Thought-storming

I’ve been thinking about tweetstorms recently and the idea of sharing a running thought stream vs a formalized and more structured post. I’ve been trying to grok what has made them so interesting for the tweeters (because now I see a lot of them) and why they tend to spark better conversations than most things on Twitter.

Since it’s much easier to understand something once you have personal experience, I created one a few weeks ago and spent over an hour engaging and responding. https://twitter.com/joshelman/status/562477000569286656

Note: you have to click on the link to see all the replies and conversation. Twitter should add a feature to note replies in their embedded tweet

Below are my running thoughts on why tweetstorms are here to stay:

1) It was surprising how many people felt welcome to respond and engage on the tweet storm. Definitely more people and more activity than on an individual tweet. I attribute a lot of this to @pmarca who started the tweetstorm trend and created expectations that with a tweetstorm, engagement is as important as the initial thoughts. It now feels like an invitation into a conversation.

2) A few people waited until I was done, but most just jumped in after I made the first 1–2 tweets and referenced those and kept going along the way. The real-time feedback was very compelling. It was fun to retweet the ones that come in along the way as they added value to the points I was trying to make. And many sparked individual responses and conversations that were interesting too.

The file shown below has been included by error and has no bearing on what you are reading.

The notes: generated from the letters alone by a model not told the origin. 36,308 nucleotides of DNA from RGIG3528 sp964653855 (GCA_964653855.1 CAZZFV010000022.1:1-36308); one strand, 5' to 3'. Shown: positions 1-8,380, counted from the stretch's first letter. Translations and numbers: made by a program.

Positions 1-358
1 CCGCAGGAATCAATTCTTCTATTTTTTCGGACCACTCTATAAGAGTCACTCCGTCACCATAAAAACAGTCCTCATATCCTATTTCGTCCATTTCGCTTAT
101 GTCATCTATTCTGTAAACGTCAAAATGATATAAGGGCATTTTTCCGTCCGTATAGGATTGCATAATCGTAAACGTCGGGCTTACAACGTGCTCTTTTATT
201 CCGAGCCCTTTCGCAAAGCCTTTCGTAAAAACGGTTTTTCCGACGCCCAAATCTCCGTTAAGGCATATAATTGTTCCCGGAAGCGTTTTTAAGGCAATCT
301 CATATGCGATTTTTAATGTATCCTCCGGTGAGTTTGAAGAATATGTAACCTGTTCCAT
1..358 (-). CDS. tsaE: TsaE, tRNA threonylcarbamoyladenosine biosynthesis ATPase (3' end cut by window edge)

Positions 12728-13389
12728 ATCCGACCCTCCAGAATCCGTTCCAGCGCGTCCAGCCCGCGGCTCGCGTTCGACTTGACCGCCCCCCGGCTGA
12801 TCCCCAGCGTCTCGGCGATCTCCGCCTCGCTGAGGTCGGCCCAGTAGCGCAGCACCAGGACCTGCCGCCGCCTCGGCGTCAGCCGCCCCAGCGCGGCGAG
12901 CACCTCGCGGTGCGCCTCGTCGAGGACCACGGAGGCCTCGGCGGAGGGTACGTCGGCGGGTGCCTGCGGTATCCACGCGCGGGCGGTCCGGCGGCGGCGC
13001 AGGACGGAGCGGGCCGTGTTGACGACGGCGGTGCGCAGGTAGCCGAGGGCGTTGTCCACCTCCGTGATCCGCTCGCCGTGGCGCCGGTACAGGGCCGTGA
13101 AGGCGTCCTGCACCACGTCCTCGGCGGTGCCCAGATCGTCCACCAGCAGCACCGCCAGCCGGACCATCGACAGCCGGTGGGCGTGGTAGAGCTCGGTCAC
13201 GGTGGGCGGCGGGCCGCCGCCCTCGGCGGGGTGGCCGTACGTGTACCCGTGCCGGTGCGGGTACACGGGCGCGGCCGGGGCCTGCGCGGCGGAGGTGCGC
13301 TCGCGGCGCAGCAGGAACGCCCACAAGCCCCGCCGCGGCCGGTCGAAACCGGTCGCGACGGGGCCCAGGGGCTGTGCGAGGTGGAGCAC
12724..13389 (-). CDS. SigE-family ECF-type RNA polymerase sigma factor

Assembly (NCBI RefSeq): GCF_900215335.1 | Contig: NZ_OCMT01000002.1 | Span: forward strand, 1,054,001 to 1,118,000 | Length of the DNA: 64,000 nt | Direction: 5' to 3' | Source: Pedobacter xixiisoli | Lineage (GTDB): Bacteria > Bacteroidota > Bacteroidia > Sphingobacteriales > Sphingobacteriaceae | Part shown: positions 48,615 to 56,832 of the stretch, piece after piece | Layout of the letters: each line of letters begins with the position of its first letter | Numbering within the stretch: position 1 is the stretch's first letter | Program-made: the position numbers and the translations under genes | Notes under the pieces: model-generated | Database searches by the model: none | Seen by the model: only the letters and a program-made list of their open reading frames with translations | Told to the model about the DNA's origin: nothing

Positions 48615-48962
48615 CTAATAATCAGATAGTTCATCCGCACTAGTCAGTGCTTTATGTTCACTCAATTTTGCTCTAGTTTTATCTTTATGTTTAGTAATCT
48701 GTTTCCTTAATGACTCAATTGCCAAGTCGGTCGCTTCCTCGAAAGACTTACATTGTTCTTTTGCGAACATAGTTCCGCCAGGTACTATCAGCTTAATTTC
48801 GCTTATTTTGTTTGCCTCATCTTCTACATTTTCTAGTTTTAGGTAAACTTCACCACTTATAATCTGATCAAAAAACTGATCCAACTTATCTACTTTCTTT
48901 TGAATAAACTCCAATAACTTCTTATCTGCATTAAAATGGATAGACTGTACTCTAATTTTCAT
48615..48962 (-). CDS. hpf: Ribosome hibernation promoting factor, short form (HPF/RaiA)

3) One of the benefits of using Tweets to make a series of points is that anyone can to respond to just one point or tweet and each response feels like a first class citizen. Because each tweet also stands alone, this creates a much stronger response to points mid-post or mid-tweetstorm than I would usually see on a blog post. Medium’s notes are great — and I hope people will respond to some individual points. But the tweet structure really helps. .

4) The final result is an interesting artifact between my original tweets, responses from others, my responses to their responses, etc. Because of Twitter, this will just flow away and I won’t really see it again. But it’s an interesting overall artifact that I’d want to capture. I think there is room to capture a number of these great attributes but also give these “storms” a bit more weight. I hope to see Twitter and others innovate here.

Anyway — I was surprised how addicting the experience was. And I spent almost an hour engaging around this topic even though I just started with 6 tweets.

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